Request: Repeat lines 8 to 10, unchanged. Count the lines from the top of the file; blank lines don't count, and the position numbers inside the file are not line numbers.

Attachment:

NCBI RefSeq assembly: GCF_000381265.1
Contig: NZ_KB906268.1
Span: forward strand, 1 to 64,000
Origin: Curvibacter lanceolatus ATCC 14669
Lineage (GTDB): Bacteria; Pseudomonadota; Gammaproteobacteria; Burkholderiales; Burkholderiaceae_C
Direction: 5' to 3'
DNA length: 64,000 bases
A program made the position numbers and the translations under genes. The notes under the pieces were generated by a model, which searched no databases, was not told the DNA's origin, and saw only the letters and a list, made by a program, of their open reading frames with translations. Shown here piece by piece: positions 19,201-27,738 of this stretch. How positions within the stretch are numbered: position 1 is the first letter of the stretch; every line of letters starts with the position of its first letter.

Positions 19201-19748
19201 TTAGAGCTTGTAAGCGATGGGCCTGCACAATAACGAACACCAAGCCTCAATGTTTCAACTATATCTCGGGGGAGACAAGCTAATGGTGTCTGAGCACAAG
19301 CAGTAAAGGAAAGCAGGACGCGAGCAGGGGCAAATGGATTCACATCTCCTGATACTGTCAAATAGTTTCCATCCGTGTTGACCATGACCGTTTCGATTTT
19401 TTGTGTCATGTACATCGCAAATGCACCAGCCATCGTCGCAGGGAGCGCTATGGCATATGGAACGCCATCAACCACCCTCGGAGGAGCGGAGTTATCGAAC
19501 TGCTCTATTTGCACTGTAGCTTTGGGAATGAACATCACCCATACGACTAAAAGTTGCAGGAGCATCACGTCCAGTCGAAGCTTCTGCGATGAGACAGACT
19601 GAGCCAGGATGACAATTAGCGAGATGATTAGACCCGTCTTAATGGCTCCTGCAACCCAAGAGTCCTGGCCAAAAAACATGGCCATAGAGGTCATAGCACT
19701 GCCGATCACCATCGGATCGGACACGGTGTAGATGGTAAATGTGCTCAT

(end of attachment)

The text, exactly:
A program made the position numbers and the translations under genes. The notes under the pieces were generated by a model, which searched no databases, was not told the DNA's origin, and saw only the letters and a list, made by a program, of their open reading frames with translations. Shown here piece by piece: positions 19,201-27,738 of this stretch. How positions within the stretch are numbered: position 1 is the first letter of the stretch; every line of letters starts with the position of its first letter.

Positions 19201-19748
19201 TTAGAGCTTGTAAGCGATGGGCCTGCACAATAACGAACACCAAGCCTCAATGTTTCAACTATATCTCGGGGGAGACAAGCTAATGGTGTCTGAGCACAAG